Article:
One of Wisconsin’s largest dairy operations is pushing back against permit requirements meant to protect drinking water from cow manure pollution. On Earth Day, Kinnard Farms filed suit against the Department of Natural Resources (DNR) arguing it should not be required to test the water quality near farm fields where it spreads large amounts of manure. Kewaunee County residents have suffered for years from drinking water contaminated with harmful pollutants like nitrates and bacteria, which often come from cow manure and fertilizer.
“Kinnard is opposing the very basic step of checking to see if manure runoff is impacting the water supply. There is no doubt Kewaunee families are facing serious water contamination issues and have been for years,” says Clean Wisconsin Staff Attorney Evan Feinauer. “This is about using science to understand what’s happening to our water resources and guide us to effective solutions that protect public health. Groundwater monitoring can help us identify potential problems that lead to contamination and also validate whether the important conservation efforts that are already underway are making an impact.”
The DNR recently included water quality monitoring requirements and animal limits as conditions of Kinnard’s water pollutant discharge permit, a move that stems from last summer’s Clean Wisconsin vs. DNR state Supreme Court ruling. In the case, Clean Wisconsin argued that the DNR does have the authority to require water testing and cap animal numbers as permit conditions for large-scale animal operations like Kinnard, and the Court agreed.
“After years of litigation and a Supreme Court ruling affirming DNR’s responsibility to use these tools to ensure clean drinking water, it’s concerning to see that the notion of monitoring water quality to protect public health is yet again being challenged,” Feinauer says.
Kinnard Farms, which currently houses more than 8,000 animals, is also arguing it should not be subject to the DNR’s cap on the number of cows it can safely support without risking contamination of local drinking water from manure runoff. The farm contends it has enough storage capacity and fields available for spreading manure that it could effectively double in size without violating the law or polluting water supplies. But Feinauer pushes back on the notion that Kinnard could grow to 16,000 cows without harming drinking water.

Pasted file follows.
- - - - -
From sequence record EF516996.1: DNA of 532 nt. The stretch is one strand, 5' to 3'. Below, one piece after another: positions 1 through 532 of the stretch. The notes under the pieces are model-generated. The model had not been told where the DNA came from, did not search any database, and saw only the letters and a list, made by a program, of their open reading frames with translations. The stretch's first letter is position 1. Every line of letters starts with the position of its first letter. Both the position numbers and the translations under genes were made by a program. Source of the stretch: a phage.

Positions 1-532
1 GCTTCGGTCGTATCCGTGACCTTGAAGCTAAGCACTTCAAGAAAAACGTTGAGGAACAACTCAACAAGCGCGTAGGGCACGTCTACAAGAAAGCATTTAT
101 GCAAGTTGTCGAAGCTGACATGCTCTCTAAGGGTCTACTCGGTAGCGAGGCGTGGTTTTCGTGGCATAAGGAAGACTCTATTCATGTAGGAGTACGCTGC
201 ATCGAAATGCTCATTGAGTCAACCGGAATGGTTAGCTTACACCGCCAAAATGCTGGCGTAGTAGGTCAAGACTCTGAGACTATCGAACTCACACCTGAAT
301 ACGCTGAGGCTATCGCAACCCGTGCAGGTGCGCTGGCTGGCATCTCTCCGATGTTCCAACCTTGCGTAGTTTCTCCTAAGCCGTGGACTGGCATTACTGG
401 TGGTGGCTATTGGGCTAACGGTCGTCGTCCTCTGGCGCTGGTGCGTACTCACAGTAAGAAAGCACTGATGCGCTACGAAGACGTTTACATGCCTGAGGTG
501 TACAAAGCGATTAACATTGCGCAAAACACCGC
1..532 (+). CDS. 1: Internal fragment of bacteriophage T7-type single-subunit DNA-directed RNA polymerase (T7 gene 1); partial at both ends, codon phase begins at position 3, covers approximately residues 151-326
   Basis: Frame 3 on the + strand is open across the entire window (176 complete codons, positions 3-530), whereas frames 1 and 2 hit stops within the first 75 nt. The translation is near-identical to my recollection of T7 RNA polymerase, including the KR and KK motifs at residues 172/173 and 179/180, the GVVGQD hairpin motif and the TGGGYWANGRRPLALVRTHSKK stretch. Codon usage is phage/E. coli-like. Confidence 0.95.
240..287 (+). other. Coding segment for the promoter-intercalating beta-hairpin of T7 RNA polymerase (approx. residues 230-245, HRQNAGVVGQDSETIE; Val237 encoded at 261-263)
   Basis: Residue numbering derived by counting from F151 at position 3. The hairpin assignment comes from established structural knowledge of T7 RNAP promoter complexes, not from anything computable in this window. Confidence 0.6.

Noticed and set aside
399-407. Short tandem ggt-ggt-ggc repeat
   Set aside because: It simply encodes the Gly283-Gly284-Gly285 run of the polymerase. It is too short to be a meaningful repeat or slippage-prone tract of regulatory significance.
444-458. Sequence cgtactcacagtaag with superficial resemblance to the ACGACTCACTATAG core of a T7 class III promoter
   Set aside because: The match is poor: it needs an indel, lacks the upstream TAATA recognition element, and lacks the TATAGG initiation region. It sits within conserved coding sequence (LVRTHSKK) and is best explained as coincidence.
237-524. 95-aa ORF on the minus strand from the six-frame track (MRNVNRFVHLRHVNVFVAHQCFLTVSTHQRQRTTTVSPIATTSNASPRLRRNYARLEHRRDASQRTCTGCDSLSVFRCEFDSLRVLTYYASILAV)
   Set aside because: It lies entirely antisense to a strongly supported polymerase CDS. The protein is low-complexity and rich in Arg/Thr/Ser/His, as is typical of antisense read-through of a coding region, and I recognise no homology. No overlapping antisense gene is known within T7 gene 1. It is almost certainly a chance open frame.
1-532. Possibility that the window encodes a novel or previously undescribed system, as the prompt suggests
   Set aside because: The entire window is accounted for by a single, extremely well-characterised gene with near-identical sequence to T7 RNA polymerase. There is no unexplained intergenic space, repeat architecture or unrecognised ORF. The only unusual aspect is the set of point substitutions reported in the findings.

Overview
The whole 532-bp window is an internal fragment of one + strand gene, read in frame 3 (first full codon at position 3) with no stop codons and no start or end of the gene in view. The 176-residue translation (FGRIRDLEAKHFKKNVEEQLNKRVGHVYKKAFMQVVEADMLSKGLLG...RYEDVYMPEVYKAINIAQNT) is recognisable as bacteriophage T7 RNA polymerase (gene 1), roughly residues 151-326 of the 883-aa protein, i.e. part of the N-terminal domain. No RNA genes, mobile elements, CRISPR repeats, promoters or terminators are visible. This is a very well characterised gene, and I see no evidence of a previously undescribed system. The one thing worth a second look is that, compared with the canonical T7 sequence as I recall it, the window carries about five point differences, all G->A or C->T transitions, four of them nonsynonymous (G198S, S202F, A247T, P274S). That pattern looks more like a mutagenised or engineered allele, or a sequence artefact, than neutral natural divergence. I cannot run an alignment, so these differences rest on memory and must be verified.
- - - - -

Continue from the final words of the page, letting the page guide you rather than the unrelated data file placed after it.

“At some point, there is just no more land on which such massive amounts of manure can be safely stored or spread,” he says. “The Supreme Court understood this when it agreed that DNR has the authority to place limits on the size of these farms to protect water quality.”
The DNR recently proposed water monitoring requirements in its draft permit for Gordondale Farms in Portage County to help inform and address significant drinking water quality concerns in the nearby village of Nelsonville. The Gordondale and Kinnard Farms cases mark the first time the agency has used its permitting authority to require a Concentrated Animal Feeding Operation (CAFO) to monitor water quality around manure land spreading sites.
In a press release, the DNR pointed to Clean Wisconsin’s lawsuit as reason for the new proposed requirement.
“In July 2021, the Wisconsin Supreme Court issued an opinion in Clean Wisconsin, Inc. vs. DNR concluding that the department has authority to include in a CAFO permit terms that ensure compliance with effluent limitations and water quality standards. The permit modification is required as part of a farm-specific settlement agreement that hinged on this Wisconsin Supreme Court opinion,” stated the release. “According to the settlement agreement, the department must modify Gordondale Farms’ permit, allow submission of additional information for consideration, and determine if an animal unit cap and groundwater monitoring of land spreading fields is warranted.”
Feinauer says it shouldn’t require legal action to ensure meaningful steps are taken in the fight against drinking contamination in rural Wisconsin. Everyone acknowledges that our critical water resources must be protected.
“We know everyone wants the same end result—safe drinking water and successful farms,” he says. “Clean Wisconsin will continue to fight for clean drinking water for all residents of Wisconsin, and for sensible protections against groundwater contamination.”